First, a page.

Scientists find that black carbon is a good tracer to separate cooking organic aerosol from traffic-related organic aerosol.
Many wild southern sea otters in California are infected with the parasite Toxoplasma gondii, yet the infection is fatal for only a fraction of sea otters, which has long puzzled the scientific community. A study from the University of California, Davis, identifies the parasite's specific strains that are killing southern sea otters, tracing them back to a bobcat and feral domestic cats from nearby watersheds.
In a study published in the American Journal of Respiratory and Critical Care Medicine, the UNC scientists found that the lungs of vapers -- like the lungs of smokers -- have elevated levels of protease enzymes, a condition known to cause emphysema in smokers. The researchers also found that the nicotine in vaping liquids is responsible for the increase in protease enzymes.
Scientists have combined analyses from honey and salmon to show how lead from natural and industrial sources gets distributed throughout the environment. By analysing the relative presence of differing lead isotopes in honey and Pacific salmon, Vancouver-based scientists have been able to trace the sources of lead (and other metals) throughout the region. The research is being presented at the Goldschmidt conference in Barcelona.
Cells regularly go through a process called autophagy -- literally translated as 'self-eating' -- which helps to destroy bacteria and viruses after infection. Now new research by the University of Plymouth has shed light on the mechanisms behind autophagy and how it progresses -- particularly relating to a process called liquid-liquid phase separation (LLPS).
An international research team led by the University of Goettingen has deciphered the defence mechanism of filamentous fungi. Moulds are a preferred food source for small animals. As fungi cannot escape predation by running away, they produce defence metabolites, thereby rendering themselves toxic or unpalatable. After decades-long unsuccessful investigation, these defence compounds have now been identified. The results were published in Nature Communications.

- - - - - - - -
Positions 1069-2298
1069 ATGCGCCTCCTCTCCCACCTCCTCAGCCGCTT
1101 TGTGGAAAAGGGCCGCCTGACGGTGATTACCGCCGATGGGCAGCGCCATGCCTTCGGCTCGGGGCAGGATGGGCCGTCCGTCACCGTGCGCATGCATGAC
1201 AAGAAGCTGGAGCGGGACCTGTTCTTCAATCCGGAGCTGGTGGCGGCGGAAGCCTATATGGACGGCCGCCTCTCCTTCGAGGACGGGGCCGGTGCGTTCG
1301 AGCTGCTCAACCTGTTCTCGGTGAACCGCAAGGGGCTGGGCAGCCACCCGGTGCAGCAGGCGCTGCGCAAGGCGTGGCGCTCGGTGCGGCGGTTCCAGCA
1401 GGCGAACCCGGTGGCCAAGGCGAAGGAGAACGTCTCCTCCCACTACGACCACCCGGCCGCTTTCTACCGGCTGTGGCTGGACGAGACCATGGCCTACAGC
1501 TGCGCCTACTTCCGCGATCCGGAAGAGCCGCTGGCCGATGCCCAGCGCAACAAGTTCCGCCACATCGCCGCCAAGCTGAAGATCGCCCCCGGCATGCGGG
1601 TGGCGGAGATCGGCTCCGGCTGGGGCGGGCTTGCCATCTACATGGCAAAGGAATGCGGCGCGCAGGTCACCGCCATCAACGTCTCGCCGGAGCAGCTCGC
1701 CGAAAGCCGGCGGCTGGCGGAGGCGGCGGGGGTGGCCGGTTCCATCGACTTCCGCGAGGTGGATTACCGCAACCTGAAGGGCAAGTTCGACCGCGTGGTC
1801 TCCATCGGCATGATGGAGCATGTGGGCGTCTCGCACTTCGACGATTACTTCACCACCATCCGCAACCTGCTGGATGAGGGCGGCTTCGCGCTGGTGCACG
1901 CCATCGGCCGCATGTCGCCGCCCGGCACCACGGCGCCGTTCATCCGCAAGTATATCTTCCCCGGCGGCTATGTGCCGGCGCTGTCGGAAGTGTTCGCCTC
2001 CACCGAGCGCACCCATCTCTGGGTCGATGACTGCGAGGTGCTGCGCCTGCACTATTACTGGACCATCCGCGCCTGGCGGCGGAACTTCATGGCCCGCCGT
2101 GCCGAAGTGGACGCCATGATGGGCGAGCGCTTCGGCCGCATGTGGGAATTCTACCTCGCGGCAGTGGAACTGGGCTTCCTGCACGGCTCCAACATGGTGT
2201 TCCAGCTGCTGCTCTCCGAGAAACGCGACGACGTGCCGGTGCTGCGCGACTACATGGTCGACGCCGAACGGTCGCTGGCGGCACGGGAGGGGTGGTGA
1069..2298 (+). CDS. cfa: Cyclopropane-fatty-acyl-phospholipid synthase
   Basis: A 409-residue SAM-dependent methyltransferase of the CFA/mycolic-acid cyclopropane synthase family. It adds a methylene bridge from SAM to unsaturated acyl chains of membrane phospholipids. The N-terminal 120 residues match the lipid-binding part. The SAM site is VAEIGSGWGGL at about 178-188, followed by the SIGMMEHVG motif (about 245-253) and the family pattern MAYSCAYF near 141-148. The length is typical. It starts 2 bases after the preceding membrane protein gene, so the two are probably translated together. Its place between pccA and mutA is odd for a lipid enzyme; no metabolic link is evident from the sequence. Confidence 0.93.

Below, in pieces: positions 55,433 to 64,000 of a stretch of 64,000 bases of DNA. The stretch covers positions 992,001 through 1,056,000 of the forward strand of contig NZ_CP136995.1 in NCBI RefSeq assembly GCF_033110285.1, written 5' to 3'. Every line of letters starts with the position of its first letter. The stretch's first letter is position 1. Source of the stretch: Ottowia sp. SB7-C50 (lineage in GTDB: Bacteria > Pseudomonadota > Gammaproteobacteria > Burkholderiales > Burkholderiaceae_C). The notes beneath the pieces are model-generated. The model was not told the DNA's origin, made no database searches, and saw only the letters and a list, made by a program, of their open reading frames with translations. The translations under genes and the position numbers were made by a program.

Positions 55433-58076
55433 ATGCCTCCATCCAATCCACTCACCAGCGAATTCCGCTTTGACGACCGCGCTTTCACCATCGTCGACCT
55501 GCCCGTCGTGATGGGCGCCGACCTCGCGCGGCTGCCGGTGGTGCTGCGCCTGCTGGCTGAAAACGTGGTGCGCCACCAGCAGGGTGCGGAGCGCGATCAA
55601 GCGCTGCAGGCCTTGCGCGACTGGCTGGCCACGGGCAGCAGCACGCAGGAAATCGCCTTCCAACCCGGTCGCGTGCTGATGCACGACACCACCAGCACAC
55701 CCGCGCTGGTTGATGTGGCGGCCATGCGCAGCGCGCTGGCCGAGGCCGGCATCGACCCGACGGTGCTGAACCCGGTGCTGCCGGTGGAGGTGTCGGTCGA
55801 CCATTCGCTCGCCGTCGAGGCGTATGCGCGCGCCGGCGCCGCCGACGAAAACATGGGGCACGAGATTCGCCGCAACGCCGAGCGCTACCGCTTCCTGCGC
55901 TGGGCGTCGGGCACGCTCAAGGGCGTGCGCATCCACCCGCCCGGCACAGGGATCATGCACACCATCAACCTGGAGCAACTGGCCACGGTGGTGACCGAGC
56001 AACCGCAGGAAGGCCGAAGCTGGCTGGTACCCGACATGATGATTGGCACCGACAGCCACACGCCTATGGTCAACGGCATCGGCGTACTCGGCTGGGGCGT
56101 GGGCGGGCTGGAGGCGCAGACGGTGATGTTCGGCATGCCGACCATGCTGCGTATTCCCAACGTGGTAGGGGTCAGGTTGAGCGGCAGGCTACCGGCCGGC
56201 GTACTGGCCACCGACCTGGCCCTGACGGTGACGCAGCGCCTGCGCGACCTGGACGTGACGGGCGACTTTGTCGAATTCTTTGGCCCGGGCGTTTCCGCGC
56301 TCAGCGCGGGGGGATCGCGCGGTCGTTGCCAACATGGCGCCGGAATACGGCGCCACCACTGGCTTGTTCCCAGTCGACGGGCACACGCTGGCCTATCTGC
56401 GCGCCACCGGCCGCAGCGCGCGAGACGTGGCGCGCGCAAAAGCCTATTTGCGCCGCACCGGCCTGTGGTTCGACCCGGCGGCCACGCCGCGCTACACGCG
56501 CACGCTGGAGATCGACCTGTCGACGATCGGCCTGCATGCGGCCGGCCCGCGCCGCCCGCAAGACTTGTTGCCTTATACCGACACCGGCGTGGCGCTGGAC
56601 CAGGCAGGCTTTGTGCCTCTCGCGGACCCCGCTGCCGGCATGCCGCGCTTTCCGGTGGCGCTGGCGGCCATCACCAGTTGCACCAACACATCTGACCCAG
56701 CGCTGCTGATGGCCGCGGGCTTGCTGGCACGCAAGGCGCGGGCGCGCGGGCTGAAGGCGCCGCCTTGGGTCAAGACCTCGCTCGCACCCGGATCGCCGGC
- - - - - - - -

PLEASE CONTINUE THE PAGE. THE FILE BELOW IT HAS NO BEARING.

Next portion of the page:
The discovery could one day let doctors prevent the infection by allowing E. coli to pass harmlessly through the body.
Tiny nanoparticles play a gargantuan role in modern life, but experts have struggled to reach a consensus on the best way to assess and measure them. NIST scientists have concluded that measuring the range of sizes in nanoparticles -- instead of just the average particle size -- is optimal for most applications.
A new study in Environmental Toxicology and Chemistry takes a harder look at the effects a common anti-inflammatory medication and its degradation products have on amphibians. There have been many studies that review the toxicity of naproxen, a common over-the-counter pain reliever, but none until now that have reviewed the effects it or its degradation products might have on amphibians.
Treating cancer more selectively and more effectively -- this could be achieved with an innovative technology developed by teams of researchers at the Leibniz-Forschungsinstitut für Molekulare Pharmakologie (FMP) and the Ludwig-Maximilians-Universität München (LMU). The process transforms proteins and antibodies into stable, highly functional drug transporters, with which tumor cells can be detected and killed.